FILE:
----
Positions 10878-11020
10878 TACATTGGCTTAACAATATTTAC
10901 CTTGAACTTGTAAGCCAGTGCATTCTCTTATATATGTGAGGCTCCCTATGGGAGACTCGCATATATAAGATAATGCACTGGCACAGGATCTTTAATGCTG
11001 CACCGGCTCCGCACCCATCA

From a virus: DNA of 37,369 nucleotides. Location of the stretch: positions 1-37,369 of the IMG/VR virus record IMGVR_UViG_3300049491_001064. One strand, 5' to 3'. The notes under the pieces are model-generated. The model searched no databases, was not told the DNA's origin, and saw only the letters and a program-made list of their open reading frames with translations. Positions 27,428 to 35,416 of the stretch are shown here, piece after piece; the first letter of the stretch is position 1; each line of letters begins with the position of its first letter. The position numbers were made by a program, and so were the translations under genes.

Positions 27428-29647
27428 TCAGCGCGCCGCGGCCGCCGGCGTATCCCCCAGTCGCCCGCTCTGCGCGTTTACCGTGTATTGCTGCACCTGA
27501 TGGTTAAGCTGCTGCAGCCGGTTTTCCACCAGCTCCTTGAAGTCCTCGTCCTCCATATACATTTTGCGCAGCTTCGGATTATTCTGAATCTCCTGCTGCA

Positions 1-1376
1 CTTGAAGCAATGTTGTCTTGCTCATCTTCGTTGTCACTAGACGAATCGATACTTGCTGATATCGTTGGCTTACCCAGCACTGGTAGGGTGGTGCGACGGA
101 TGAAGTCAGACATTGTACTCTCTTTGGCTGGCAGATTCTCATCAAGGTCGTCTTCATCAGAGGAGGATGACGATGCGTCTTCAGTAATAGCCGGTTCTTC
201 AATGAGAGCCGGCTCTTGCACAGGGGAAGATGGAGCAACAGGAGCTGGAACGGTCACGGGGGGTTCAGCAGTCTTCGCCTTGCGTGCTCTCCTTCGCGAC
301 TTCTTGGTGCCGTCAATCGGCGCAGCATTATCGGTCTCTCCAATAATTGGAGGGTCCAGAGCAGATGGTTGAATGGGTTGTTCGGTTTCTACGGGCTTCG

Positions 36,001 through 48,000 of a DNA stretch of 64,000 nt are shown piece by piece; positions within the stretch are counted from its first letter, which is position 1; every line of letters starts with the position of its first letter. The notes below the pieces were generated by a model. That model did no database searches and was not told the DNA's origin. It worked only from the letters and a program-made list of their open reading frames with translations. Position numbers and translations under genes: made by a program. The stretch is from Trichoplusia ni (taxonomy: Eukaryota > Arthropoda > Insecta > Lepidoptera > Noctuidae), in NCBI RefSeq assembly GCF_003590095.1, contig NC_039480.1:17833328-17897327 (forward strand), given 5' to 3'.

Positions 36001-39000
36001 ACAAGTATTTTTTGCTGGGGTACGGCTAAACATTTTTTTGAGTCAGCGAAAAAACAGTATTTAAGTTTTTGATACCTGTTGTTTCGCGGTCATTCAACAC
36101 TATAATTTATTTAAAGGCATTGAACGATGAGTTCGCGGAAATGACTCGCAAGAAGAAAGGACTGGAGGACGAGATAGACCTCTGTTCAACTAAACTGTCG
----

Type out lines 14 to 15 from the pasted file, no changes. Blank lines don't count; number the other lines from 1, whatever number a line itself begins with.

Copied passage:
Positions 36,001 through 48,000 of a DNA stretch of 64,000 nt are shown piece by piece; positions within the stretch are counted from its first letter, which is position 1; every line of letters starts with the position of its first letter. The notes below the pieces were generated by a model. That model did no database searches and was not told the DNA's origin. It worked only from the letters and a program-made list of their open reading frames with translations. Position numbers and translations under genes: made by a program. The stretch is from Trichoplusia ni (taxonomy: Eukaryota > Arthropoda > Insecta > Lepidoptera > Noctuidae), in NCBI RefSeq assembly GCF_003590095.1, contig NC_039480.1:17833328-17897327 (forward strand), given 5' to 3'.

Positions 36001-39000